By Lucía Berro Pizzarossa, University of Groningen, l.berro.pizzarossa(at)rug.nl
From March 14-24 2016, world leaders and advocates for women’s rights from around the world attended the United Nations’ sixtieth session of the Commission on the Status of Women, which tackled women’s empowerment and its link to sustainable development. Our PhD Candidate in International Law and member of the Global Health Law Research Centre Lucía Berro participated in the session and spoke at the High Level Event “The Roadmap to Realizing Rights: Every Woman Every Child’s Global Strategy for Women’s, Children’s and Adolescents’ Health”. Lucía’s doctoral research focuses on sexual and reproductive health and rights and has a fellowship from Women Deliver. As a representative of the civil society and academia, Lucía participated in the session advocating for the advancement in the enjoyment of these rights and promoting a gender and human-rights based approach to development.
The 2030 Sustainable Development Agenda has 17 goals—such as to eradicate poverty, take urgent action on climate change, and promote health and gender equality. The one focusing on health and gender equality in particular, cannot be fully achieved unless governments ensure that everyone, including women and girls, have access to comprehensive sexual education, effective contraception and safe and legal abortion.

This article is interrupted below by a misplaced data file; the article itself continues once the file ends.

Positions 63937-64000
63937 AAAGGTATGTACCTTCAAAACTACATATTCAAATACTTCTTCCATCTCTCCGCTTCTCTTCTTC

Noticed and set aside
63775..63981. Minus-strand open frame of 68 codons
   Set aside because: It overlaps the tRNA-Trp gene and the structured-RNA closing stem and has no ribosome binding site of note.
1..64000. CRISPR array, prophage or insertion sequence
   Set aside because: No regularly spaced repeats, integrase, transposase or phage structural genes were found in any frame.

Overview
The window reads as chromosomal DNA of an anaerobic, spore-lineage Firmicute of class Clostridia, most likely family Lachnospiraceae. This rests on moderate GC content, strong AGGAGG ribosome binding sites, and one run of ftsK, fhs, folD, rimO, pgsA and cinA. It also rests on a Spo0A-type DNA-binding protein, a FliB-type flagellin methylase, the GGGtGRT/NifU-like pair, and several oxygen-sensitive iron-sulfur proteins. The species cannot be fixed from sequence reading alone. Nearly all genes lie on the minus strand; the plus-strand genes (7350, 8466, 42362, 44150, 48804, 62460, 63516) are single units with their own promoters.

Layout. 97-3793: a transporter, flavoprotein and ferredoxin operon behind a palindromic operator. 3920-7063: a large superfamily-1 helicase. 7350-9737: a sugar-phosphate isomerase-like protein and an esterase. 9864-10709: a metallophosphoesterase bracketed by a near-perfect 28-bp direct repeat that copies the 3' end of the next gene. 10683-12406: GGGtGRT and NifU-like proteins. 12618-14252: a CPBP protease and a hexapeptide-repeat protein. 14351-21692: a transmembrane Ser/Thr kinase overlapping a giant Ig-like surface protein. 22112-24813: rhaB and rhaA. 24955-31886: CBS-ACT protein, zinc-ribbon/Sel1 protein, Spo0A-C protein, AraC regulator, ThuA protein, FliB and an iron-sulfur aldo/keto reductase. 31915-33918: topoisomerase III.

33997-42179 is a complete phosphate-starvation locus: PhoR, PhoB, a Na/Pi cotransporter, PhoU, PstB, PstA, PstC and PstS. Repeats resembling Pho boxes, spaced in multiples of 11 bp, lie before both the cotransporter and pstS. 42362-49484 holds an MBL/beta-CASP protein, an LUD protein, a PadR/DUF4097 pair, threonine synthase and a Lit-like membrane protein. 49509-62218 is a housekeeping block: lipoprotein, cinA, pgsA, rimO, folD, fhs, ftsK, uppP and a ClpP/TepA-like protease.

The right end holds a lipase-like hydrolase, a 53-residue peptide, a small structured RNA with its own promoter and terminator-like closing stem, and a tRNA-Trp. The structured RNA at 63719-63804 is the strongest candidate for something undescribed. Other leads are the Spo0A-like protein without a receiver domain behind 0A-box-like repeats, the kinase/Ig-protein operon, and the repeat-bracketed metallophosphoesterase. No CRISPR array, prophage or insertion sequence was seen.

This year’s session witnessed the usual tension in intergovernmental negotiations on the inclusion of sexual and reproductive rights in the agreed conclusions, intensified by the rise of conservative visions on family and sexuality.
The outcome document made no progress on sexual and reproductive rights and struggled to adopt a language that was agreed upon twenty years ago in the ICPD in Cairo. All language regarding sexual orientation and gender identity was removed as no agreement could be reached and the positions hardened neglecting the commitments adopted in the Beijing Platform for Action. Furthermore, a new paragraph on the importance of family was included. Although we recognize the importance of the role that family plays in development, we regret that the plural form was not included in the agreed conclusions failing to recognize the diversity in the conformation of families and households.
The Sustainable Development Goals can only be achieved if we truly intend to leave “no one behind” and that means ensuring and guaranteeing human rights for all. It is important to keep building on the agreed language and move forward with the commitments.